verb (used without object), fa·bled, fa·bling.
verb (used with object), fa·bled, fa·bling.
Origin of fable
Synonyms for fable
Related Words for fablesparable, myth, yarn, fiction, tale, fantasy, legend, hogwash, lie, falsehood, invention, crock, romance, apologue, whopper, fib, figment, untruth, allegory, fabrication
Examples from the Web for fables
Contemporary Examples of fables
But when the darkness closes in, we actually run to fairy tales and fables.On Torture, Chuck Johnson & Sondheim
December 13, 2014
A long list of favorite books includes Animal Farm, Brave New World, The Wizard Of Oz, Aesop's Fables, and The Odyssey.Gabrielle Giffords' Gunman: Jared Lee Loughner
January 8, 2011
They were not designed via the epiphany of an unlettered Russian sergeant at a workbench, as fables would have it.The Story of Saddam's Gun Collection
October 28, 2010
Historical Examples of fables
I have no faith in the old wives' fables that we are most miserable when we get what we want.The Bacillus of Beauty
This is the effect on us of tropes, fables, oracles, and all poetic forms.Essays, Second Series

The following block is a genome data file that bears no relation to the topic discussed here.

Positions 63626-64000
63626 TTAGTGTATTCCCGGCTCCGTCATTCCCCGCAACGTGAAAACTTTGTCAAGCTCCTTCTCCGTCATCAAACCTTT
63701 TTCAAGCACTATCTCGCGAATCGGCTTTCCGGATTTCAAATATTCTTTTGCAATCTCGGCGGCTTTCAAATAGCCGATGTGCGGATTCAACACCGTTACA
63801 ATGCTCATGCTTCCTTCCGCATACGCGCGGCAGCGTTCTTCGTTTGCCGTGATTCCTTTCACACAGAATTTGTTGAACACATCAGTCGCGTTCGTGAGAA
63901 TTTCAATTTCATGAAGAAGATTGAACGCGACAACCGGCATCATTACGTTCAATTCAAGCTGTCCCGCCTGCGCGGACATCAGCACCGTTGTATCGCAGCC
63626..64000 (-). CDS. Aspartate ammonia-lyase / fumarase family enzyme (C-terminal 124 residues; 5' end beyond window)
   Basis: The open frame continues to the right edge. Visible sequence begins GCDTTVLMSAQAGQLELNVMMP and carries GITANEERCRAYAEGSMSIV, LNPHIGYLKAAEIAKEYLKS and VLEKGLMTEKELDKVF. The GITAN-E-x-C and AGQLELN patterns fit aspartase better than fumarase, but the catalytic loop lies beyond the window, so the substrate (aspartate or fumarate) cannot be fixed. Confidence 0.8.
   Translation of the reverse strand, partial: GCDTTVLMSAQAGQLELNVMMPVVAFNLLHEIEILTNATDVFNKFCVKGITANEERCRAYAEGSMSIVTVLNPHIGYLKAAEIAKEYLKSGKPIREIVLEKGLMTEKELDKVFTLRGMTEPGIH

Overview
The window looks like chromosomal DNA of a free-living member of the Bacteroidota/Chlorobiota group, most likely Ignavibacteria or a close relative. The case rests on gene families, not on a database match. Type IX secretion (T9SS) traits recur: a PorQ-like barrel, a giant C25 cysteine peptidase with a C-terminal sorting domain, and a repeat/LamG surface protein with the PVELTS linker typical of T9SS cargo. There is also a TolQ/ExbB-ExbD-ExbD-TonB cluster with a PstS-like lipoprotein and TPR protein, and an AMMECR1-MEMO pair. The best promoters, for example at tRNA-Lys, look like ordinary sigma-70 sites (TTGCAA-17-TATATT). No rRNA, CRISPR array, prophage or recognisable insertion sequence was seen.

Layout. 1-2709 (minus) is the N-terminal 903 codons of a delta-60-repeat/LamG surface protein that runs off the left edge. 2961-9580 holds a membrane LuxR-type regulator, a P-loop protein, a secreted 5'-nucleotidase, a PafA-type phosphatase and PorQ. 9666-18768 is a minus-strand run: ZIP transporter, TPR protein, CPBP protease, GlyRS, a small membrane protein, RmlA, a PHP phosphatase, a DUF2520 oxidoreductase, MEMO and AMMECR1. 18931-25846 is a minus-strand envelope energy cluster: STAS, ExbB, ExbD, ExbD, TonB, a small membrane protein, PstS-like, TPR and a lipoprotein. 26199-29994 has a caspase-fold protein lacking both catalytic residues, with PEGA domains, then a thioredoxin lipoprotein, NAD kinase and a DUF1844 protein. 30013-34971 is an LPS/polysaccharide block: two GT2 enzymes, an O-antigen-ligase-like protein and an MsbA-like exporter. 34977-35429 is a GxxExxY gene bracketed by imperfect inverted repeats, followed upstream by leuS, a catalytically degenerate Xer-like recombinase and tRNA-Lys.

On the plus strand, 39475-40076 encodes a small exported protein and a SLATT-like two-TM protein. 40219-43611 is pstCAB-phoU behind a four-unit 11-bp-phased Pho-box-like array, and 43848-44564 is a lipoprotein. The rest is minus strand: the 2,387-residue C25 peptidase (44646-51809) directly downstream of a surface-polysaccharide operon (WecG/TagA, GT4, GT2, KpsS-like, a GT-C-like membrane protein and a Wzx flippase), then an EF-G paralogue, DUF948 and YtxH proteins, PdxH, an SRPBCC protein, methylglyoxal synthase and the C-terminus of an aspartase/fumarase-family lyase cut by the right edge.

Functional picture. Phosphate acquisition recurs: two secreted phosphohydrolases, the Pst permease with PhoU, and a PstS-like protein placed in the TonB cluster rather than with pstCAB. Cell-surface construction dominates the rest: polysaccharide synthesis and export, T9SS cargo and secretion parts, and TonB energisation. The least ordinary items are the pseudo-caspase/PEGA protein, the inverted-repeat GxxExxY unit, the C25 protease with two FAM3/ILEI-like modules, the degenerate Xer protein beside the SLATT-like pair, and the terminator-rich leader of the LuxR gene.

Ralph Waldo Emerson
What is true of proverbs, is true of all fables, parables, and allegories.
To the wise, therefore, a fact is true poetry, and the most beautiful of fables.
I told you, Brent, there was often a factual basis for fables—remember?
Word Origin for fable
c.1300, "falsehood, lie, pretense," from Old French fable (12c.) "story, fable, tale; fiction, lie, falsehood," from Latin fabula "story, play, fable, narrative, account, tale," literally "that which is told," related to fari "speak, tell," from PIE root *bha- (2) "speak" (see fame (n.)). Sense of "animal story" (early 14c.) comes from Aesop. In modern folklore terms, defined as "a short, comic tale making a moral point about human nature, usually through animal characters behaving in human ways." Most trace to Greece or India.